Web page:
COVID-19 brings new malpractice risks

Medical Economics Journal, Medical Economics February 2021, Volume 98, Issue 2

Malpractice liability is one of those issues that keeps many physicians awake at night, particularly this past year. Dealing with the effects of the COVID-19 pandemic — and the resulting increase in the virtual and remote care they’re conducting — made it an especially challenge time.

Malpractice liability is one of those issues that keeps many physicians awake at night, particularly this past year. Dealing with the effects of the COVID-19 pandemic — and the resulting increase in the virtual and remote care they’re conducting — made it an especially challenge time. Making matters worse, COVID-19 cases are spiking across the country in the middle of flu season.

So how can physicians ensure they’re doing everything possible to minimize their liability?

Medical Economics® sat down with David Feldman, M.D., chief medical officer of The Doctors Company Group, the nation’s largest physician-owned medical malpractice insurer, to discuss strategies for physicians to protect themselves from liability while treating patients during this unprecedented crisis.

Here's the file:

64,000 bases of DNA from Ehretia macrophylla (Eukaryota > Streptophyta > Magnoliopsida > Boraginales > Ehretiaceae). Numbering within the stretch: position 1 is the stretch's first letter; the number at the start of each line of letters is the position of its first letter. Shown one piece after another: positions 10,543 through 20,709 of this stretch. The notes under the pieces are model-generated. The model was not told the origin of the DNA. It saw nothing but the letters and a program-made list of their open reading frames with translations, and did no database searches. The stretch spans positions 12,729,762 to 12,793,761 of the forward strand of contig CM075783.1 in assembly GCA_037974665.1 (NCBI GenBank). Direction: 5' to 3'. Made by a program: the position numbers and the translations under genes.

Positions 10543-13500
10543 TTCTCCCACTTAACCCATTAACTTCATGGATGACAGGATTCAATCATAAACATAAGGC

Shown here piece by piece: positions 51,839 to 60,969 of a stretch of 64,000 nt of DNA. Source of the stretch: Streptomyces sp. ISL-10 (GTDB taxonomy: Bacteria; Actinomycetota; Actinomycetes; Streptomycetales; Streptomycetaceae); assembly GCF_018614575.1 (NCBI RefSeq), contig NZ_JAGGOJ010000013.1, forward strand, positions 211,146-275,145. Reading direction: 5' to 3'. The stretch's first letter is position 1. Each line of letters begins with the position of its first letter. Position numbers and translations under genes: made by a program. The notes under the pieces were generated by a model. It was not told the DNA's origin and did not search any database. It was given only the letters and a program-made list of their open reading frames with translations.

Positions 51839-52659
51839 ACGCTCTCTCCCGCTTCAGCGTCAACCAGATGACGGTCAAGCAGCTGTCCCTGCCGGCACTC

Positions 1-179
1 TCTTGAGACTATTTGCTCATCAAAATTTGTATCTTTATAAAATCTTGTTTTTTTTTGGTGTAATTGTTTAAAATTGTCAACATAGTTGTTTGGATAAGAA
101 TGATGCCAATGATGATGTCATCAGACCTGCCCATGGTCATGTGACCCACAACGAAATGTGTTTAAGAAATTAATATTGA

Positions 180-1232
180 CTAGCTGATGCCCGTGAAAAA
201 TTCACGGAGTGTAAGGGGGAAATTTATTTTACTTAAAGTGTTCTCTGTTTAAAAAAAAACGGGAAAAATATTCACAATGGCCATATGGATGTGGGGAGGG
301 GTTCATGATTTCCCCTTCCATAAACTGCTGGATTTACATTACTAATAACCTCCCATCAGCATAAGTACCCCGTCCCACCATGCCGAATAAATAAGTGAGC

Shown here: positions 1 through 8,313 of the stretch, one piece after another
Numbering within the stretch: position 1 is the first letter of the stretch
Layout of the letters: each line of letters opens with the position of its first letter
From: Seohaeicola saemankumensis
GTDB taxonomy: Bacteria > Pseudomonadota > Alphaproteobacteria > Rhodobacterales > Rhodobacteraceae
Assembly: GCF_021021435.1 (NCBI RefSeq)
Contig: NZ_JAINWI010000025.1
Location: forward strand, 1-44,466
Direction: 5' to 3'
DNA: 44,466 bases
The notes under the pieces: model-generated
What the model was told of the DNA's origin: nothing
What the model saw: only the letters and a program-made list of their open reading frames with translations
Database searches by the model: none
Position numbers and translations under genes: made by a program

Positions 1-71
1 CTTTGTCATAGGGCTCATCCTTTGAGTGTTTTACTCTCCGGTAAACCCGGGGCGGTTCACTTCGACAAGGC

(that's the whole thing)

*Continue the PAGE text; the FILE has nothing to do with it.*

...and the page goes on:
The transcript was edited for length and clarity.

Medical Economics® (ME): What are some of liability issues surrounding this pandemic? Are we actually seeing malpractice cases resulting from COVID-19 yet? Or is it still too early in the process for that?

Feldman: We are too early. There have been a handful, a very small number. But we know malpractice is always lagging behind other things. We know that if you’re looking for malpractice as a leading indicator, you’re looking at the wrong thing. It takes years for these things to happen. So right now it’s a little too early to tell.

ME: What are some of the liability risks from COVID-19? What should physicians watch out for?